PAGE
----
Film unveils dark side of China's TV talent shows

By Han Bingbin ( China Daily ) Updated: 2014-07-31 07:17:24

Film unveils dark side of China's TV talent shows

Director Fan Lixin (right) talks with Bai Jugang, a young star featured in his documentary film.

They are called the "super boys" and "super girls", as descriptions of achievers among China's post-1990 generation. However, a section is often tagged with stereotypes of vanity, shallowness and selfishness.

Film unveils dark side of China's TV talent shows

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The criticism largely hasn't deterred the rise of some skilled youngsters to stardom, as evident from the multiple talent and reality TV shows across the country.

Behind their masks of confidence, however, lie faces that also seem confused, sad and sometimes angry.

In Wo Jiu Shi Wo (I Am Myself), a documentary film based on recordings of backstage scenes from the 2013 Super Boys competition, young contestants are seen struggling for around 100 days leading up to the finale with issues such as crumbling families, unstable friendships and the constant pressure to "become a celebrity".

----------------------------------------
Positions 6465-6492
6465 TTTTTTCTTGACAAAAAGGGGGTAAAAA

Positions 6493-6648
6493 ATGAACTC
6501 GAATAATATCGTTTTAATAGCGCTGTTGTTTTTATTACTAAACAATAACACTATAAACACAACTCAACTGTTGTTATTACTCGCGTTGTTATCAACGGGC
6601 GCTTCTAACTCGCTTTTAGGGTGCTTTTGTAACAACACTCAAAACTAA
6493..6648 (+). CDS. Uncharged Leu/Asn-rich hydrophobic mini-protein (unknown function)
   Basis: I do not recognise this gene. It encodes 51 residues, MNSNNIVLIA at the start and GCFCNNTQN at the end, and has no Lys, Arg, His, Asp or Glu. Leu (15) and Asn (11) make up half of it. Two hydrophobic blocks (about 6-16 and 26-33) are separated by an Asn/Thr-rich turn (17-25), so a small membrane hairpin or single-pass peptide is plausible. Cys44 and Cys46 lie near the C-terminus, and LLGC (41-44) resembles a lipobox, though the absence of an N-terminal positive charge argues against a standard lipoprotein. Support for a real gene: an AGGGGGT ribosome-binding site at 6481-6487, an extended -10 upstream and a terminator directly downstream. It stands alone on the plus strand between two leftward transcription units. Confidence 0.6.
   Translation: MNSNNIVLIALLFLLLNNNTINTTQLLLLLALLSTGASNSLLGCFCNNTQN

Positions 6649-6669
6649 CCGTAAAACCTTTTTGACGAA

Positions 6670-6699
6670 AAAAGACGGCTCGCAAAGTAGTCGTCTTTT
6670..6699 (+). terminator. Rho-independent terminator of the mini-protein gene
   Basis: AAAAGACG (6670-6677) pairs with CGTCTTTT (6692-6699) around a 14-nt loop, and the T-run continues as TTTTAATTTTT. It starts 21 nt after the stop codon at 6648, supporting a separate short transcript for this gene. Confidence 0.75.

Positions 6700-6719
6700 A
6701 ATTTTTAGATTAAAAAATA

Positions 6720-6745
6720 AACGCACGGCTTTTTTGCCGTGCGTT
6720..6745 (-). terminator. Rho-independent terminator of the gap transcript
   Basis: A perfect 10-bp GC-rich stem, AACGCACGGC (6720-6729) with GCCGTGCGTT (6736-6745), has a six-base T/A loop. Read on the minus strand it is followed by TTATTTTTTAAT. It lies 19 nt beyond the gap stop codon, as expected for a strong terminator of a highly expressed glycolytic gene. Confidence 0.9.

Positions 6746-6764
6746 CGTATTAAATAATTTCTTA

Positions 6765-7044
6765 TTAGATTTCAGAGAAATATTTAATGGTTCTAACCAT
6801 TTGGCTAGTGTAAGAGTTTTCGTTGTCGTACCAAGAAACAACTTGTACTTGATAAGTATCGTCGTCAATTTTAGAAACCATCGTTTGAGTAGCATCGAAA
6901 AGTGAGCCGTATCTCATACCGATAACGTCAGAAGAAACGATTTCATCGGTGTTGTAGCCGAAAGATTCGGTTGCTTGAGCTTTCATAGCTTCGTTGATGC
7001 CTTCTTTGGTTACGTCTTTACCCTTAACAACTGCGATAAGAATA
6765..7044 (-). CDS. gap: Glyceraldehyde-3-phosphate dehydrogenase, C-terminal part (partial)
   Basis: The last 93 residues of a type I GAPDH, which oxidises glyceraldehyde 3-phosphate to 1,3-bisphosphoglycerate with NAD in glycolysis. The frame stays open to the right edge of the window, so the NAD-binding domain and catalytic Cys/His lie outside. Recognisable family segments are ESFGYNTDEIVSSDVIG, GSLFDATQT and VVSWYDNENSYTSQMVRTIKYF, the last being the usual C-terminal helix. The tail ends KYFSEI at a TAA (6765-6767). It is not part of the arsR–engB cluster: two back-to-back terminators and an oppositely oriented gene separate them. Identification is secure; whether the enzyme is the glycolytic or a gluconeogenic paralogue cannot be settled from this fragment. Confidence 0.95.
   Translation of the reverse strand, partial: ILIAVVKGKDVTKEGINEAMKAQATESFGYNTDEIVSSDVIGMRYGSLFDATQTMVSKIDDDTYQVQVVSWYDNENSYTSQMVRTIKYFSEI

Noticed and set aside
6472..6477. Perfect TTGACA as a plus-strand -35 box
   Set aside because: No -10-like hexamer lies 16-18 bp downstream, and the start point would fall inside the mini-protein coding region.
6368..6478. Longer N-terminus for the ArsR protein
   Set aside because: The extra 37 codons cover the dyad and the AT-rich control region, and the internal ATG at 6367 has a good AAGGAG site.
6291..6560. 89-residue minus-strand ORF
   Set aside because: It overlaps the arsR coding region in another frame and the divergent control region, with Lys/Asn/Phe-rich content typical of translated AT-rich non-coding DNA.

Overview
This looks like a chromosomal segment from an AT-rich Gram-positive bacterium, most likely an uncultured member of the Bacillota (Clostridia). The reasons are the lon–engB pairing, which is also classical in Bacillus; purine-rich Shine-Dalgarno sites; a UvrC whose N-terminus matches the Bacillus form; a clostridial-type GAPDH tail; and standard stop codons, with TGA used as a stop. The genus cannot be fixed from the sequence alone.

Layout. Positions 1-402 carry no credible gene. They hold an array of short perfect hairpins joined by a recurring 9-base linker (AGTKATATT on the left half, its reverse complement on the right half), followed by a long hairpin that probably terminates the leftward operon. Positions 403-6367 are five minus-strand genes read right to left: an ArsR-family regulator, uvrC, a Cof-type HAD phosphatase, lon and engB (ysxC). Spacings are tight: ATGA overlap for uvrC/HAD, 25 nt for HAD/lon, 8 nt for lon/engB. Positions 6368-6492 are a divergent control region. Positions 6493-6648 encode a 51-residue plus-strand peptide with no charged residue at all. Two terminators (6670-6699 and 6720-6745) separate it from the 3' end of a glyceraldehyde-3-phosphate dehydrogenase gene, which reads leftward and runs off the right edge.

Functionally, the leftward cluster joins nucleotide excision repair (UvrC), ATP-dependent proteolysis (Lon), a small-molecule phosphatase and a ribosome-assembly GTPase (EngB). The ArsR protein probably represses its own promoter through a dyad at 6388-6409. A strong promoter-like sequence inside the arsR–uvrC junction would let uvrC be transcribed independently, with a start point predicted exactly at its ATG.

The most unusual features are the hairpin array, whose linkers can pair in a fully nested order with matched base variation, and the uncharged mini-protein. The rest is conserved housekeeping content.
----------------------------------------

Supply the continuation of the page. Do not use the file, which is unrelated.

The official English title of the documentary is No Zuo No Die, a catchy Chinglish phrase recently listed in the American online Urban Dictionary. It literally means "dying while asking for trouble". As last year's most popular cyber idiom in China, it was perhaps originally intended to be a sarcastic projection of the post-1990 generation but ended up showing off its die-hard spirit.

The film attempts to justify Chinese TV's young stars and celebrates a decade of televised talent shows in the country.

In 2004, Hunan TV took the initiative by producing Super Girls, China's first American Idol-style talent show, and followed that with Super Boys in 2007. For the first time, the Super series allowed Chinese audiences to vote for their favorite contestants.

Young idols such as Li Yuchun, described as an "Asian hero" by Time magazine, were born.

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